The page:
'That might keep it more competitive' - Ciaran Whelan reveals plan to revamp the Super 8s
Former Dublin midfielder Ciaran Whelan has pointed to the provincial championships as a big issue that needs to be tackled in terms of the GAA calendar and the future of the All-Ireland Football Championship.
With the four final Super 8 games on the horizon, the issue of dead rubbers has raised its head again.
A pair of wins for Dublin and Tyrone in Group 2 has left top spot the only thing to be decided with the Cork v Roscommon purely for bragging rights. Things are a little better in Group 1 where a Mayo win over Donegal will see the westerners leapfrog the Ulster champions and take a place in the All-Ireland semi-finals.
But with Meath already eliminated ahead of their home game with Kerry, only one of the four games can be said to truly have something at stake.
This is the second year in a row that there have been dead rubbers at the end of the Super 8s, with Dublin hosting Roscommon in a meaningless game in Croke Park in 2018 and Whelan thinks it is becoming a real issue.
Speaking on The Throw-In, Independent.ie’s GAA podcast in association with Bord Gais Energy, Whelan said: "I just think that four-team groups can lead to a lot of dead rubbers in the final round of games.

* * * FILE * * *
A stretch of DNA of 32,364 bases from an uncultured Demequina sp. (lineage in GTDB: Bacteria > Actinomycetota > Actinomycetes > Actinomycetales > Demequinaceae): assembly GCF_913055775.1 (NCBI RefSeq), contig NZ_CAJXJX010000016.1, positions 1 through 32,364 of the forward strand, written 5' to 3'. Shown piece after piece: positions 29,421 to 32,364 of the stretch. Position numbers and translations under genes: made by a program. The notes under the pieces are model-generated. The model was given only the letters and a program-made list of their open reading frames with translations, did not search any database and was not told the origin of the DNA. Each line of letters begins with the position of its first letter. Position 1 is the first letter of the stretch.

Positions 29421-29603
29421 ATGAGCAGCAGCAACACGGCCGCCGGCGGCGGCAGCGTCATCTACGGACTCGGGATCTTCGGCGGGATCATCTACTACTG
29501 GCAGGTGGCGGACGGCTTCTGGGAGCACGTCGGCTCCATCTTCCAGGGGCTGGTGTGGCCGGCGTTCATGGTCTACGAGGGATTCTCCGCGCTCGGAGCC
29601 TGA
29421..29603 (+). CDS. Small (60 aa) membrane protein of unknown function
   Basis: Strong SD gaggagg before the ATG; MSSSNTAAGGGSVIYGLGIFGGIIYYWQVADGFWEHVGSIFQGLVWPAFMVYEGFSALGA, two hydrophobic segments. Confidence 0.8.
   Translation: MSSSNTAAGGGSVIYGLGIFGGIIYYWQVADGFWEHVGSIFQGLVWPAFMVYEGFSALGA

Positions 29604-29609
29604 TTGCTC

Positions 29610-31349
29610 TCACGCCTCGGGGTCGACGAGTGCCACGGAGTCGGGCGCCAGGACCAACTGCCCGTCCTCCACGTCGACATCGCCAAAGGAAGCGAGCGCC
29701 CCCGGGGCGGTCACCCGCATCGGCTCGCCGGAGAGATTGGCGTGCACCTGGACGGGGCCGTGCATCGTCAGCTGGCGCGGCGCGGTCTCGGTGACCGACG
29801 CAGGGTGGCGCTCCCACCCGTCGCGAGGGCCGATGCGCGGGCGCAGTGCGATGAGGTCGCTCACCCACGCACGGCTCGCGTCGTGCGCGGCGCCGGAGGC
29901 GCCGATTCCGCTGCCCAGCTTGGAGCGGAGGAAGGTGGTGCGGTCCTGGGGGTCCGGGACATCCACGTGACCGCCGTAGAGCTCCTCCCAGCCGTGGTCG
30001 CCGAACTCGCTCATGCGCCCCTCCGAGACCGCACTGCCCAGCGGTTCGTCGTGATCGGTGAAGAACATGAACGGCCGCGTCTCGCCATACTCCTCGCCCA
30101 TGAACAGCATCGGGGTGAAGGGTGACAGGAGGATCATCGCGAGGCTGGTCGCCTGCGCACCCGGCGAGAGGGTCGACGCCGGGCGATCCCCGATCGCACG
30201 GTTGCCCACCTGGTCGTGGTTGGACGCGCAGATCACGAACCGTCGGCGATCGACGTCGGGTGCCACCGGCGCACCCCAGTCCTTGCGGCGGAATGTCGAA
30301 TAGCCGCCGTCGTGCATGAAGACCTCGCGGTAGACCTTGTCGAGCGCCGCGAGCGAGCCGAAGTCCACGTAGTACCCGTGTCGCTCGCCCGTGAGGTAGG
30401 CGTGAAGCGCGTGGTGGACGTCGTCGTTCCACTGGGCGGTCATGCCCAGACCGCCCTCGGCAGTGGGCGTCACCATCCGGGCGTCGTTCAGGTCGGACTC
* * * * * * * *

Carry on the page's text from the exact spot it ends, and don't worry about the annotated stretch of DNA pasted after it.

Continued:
"You have to look at it in a broader context in that we do have a couple of challenges in play with the GAA calendar. With the provincial championships still as they are, that puts significant pressure on the Super 8s.
"If you were to broaden out the Championship...looking at both years, one group this year is already dead, Meath are out and the same happened last year in a few of the games.
"So you’ve only one game of any real context, albeit that Kerry have to win against Meath, just to be sure. With four teams and three matches, the dynamic can lead very easily to dead rubbers."
However, In terms of the future, the Sunday Game pundit believes that expanding the group stage, rather than scrapping it, is the way to go.
However, where this would leave the provincial championships and the club game, given the difficulties already existing in the calendar, remains to be seen, with Whelan believing a full review is required at this point in time.
"Trying to incentivise it, I’d have a broader view of a Super 16s or a dynamic of five teams in two groups where finishing top would get you to an All-Ireland semi-final and second and third would get you into the quarters," he added.
"So you’ve three positions up for grabs throughout the four-game process. That might keep it more competitive as there are incentives built into it. “Obviously, that leads to an extra game, it leads to an extra quarter-final and that puts huge pressure on the GAA calendar. I’m just making that suggestion in terms of an overall review of the GAA calendar.”